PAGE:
R-T: Well, in a nutshell my career is a weave made of many different lines varying from improvising to creating choreographies to working as a dancer to teaching dance for camera for professionals to creating work with immigrant youth in Finland. I guess I’m mostly looking from outside-in: I grew up between cultures and still live in mix of different languages, social statuses and religions, I studied abroad and then moved back yet never stopped working abroad, so it’s just how life has made me. My aim as a maker is to take the audience to/through situations of reflection and enable subtle, personal experiences that can people move from within. To provoke non-violently but consciously. In my soul I’m a lonely nomad yet I work best in collaborations and groups. I truly get inspired by difference and excellence, despite of the discipline, of which working with the Irish mathematician Alex Clancy on Number is a good example. I tend to go for cross pollination rather than for purity. I’m interested how to choreograph beneath the surface rather than shapes and how systems or Minds grow from that mix of different elements into “self sustained intelligent systems” and surprise me. Keeping control over the work becomes besides the point when you can instead be watching creation happen. Probably my early attempts to program on my first Commandore 64 computer left it’s traces. This together with starting dancing on the street during the first wave of hip hop mixes with the later dance education during the 90’s at SNDO has create my attitude.  I’m passionate about composition and systems, of improvisation and danger and about dancing, purely and plainly. The brain needs to be be busy with science, philosophy and understanding life and structures but it’s pretty amazing to be “just taken” by dance and be led to unknown, unthought territories as well.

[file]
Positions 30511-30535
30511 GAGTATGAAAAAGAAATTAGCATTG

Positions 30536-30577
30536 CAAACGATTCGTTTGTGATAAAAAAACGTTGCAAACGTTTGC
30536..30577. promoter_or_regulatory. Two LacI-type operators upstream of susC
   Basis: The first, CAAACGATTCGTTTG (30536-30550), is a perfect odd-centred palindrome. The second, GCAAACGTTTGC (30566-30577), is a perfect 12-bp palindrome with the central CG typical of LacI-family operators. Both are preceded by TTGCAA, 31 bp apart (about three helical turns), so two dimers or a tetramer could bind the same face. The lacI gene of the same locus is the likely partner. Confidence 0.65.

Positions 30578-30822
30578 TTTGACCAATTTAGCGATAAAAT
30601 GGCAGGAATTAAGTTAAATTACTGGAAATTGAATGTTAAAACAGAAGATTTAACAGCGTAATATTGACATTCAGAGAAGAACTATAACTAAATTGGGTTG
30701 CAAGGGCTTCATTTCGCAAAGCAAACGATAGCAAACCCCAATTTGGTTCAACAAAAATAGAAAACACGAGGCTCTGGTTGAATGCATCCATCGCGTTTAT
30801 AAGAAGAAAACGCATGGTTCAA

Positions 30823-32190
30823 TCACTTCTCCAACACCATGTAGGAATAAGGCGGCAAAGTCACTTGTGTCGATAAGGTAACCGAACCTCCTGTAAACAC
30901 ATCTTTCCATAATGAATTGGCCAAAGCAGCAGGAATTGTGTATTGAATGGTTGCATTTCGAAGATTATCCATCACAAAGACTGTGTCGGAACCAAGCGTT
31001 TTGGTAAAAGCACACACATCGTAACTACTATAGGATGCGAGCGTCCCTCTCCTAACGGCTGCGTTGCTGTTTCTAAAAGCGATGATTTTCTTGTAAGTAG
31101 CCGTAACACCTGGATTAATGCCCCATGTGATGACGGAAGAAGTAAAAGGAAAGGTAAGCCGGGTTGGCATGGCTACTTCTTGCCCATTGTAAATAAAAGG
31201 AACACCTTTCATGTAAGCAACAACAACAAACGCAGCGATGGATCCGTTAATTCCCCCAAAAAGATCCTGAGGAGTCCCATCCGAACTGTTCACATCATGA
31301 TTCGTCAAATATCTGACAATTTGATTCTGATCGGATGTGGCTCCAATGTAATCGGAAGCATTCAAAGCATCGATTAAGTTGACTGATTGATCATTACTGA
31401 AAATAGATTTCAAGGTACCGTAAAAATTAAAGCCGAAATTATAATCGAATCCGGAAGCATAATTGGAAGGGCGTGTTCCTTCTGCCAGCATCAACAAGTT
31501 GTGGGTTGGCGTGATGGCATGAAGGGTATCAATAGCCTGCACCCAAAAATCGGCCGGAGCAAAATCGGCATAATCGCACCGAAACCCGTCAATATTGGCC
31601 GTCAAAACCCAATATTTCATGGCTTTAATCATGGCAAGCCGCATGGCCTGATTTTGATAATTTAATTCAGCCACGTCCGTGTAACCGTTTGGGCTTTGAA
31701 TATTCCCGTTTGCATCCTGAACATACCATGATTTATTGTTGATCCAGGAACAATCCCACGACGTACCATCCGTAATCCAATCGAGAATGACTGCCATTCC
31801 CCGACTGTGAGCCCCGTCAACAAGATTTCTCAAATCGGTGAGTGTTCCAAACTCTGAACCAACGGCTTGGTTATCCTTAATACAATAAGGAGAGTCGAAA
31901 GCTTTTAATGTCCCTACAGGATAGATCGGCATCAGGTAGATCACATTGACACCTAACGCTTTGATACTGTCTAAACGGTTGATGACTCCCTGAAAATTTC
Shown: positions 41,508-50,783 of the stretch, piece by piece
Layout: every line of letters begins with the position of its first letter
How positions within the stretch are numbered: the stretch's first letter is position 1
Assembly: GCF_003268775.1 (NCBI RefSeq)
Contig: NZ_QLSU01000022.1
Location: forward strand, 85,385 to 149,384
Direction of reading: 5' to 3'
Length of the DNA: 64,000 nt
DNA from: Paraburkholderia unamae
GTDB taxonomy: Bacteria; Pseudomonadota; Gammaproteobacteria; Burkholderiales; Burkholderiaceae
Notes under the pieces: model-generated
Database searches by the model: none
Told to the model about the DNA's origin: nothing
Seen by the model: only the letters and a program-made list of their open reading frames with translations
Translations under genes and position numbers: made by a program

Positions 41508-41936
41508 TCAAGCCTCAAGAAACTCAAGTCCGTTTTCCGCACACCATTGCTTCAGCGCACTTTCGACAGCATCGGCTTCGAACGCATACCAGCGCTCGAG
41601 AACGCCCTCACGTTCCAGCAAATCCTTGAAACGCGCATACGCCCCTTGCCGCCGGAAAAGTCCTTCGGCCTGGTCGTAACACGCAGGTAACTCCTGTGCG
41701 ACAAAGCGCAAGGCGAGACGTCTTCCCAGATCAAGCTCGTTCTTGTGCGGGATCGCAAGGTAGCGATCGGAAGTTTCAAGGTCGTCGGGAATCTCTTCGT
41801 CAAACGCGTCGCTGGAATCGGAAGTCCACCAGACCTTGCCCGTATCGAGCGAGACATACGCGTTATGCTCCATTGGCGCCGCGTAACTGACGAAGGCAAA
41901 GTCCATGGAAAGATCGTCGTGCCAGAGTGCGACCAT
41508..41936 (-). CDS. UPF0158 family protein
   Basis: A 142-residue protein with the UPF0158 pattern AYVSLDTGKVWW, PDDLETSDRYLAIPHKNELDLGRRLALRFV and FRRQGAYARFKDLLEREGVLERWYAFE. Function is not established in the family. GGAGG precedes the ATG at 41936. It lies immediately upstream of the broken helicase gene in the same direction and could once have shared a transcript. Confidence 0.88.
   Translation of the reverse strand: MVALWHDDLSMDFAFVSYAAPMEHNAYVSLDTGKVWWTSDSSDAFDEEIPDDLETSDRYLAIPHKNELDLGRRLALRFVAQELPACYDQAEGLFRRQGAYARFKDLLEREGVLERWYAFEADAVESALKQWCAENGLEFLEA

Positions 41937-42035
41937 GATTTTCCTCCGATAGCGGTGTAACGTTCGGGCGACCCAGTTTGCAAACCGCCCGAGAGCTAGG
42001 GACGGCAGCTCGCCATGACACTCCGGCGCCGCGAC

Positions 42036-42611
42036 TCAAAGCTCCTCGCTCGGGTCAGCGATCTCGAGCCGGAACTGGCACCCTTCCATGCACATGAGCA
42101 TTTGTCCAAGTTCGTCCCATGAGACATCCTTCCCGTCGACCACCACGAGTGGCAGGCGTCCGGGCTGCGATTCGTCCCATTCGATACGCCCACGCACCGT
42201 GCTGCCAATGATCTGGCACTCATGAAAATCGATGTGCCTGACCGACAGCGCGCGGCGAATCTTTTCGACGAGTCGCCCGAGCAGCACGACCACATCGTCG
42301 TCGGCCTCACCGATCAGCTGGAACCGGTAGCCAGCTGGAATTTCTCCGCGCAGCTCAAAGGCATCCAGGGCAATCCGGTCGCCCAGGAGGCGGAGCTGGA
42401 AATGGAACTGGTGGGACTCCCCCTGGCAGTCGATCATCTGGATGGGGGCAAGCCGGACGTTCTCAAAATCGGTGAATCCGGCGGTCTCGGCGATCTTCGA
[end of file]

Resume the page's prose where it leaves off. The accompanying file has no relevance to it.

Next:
TELL ABOUT YOUR RECENT PERFORMANCE PROJECT AT FULL MOON DANCE FESTIVAL IN FINLAND, WHAT WAS THE EXPERIENCE LIKE, HOW ABOUT THE CONCEPT AND AUDIENCE PARTICIPATION? DO YOU HAVE OTHER REMARKS FROM THE FESTIVAL?